Malacca a day of sightseeing Wednesday 20th February (and rest 21st February)

After a luxurious night of sleep, the bed here is the most comfortable we have slept in for a long time, it was breakfast time. Our breakfasts are included in the price here, they were served over the road in their other property, it was a nice “american” style cereal, toast, jam, tea, coffee, etc.

The old and the modern

Inside the hotel

Ready to face the day we put on our walking shoes (well our only pair of shoes really) and followed a heritage walking trail we downloaded from a tourist information site into Google maps.

It passed right in front of our hotel, we were off.

First to the top of Jonkor Walk, the most famous street in Malacca, home to many small shops and restaurants, all very traditional. More at Wikipedia https://en.m.wikipedia.org/wiki/Jonker_Walk. Along here we visited the Hang Kasturi Mausoleum one of five warriors favoured by the Sultan circa 1460. More here Link. The Cheng Hoon Teng Buddhist temple was next built in 1673 making it the oldest in Malaysia. More at Wikipedia https://en.m.wikipedia.org/wiki/Cheng_Hoon_Teng.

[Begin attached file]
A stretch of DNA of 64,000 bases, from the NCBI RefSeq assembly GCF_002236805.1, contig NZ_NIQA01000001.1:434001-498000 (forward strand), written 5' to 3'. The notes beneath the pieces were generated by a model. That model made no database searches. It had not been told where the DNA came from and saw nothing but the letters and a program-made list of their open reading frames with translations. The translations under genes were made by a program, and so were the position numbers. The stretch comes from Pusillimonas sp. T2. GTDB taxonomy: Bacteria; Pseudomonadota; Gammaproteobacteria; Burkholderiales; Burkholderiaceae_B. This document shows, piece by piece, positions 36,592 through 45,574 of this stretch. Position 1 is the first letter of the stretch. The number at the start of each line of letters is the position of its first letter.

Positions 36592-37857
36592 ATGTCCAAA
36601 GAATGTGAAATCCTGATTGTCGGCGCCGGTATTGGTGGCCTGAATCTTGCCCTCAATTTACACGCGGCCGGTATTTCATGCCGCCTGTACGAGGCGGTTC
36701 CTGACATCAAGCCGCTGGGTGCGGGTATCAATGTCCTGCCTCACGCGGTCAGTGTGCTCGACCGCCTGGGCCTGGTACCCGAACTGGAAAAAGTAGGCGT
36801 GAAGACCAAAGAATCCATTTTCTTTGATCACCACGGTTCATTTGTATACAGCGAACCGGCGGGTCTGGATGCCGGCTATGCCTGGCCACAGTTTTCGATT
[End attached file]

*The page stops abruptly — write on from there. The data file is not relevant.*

Jonker Street

Mausoleum

Buddhist temple

From here we made our way over the Malacca River bridge to see Christ Church an 18th century Anglican church, more at Wikipedia https://en.m.wikipedia.org/wiki/Christ_Church_(Melaka) a Queen Victoria monument and the very colourful “rickshaw cyclists” where they will take you around the city for RM40 an hour.

Interesting sign by the river

The British are everywhere

A short climb up the central hill got us to St Paul’s Church, built in 1521 by the Portuguese. Then in 1641 the Dutch conquered and used until Christ Church was built (above). Then the British came in 1824 using it as a fort / storage area. More information on Wikipedia https://en.m.wikipedia.org/wiki/St._Paul’s_Church_(Melaka)

St Paul’s

The inside of St Paul’s

British fortifications

Down from here we took a break in one of two huge air conditioned shopping malls before a walk through a small park and up to the Sultan’s Palace, a modern reconstruction of the original palace built in the 1400’s now a museum. More information on Wikipedia https://en.m.wikipedia.org/wiki/Malacca_Sultanate Then it was back to the river and eventually our hotel.

The park

Sultan’s residence

Inside the residence

proper days sightseeing, Malacca has a lot of history as a major trading port. Malay then Portuguese then Dutch then British.

This is a series of circular holes through walls

The following day was a day for planning our remaining time in Malaysia, not too far to go now.

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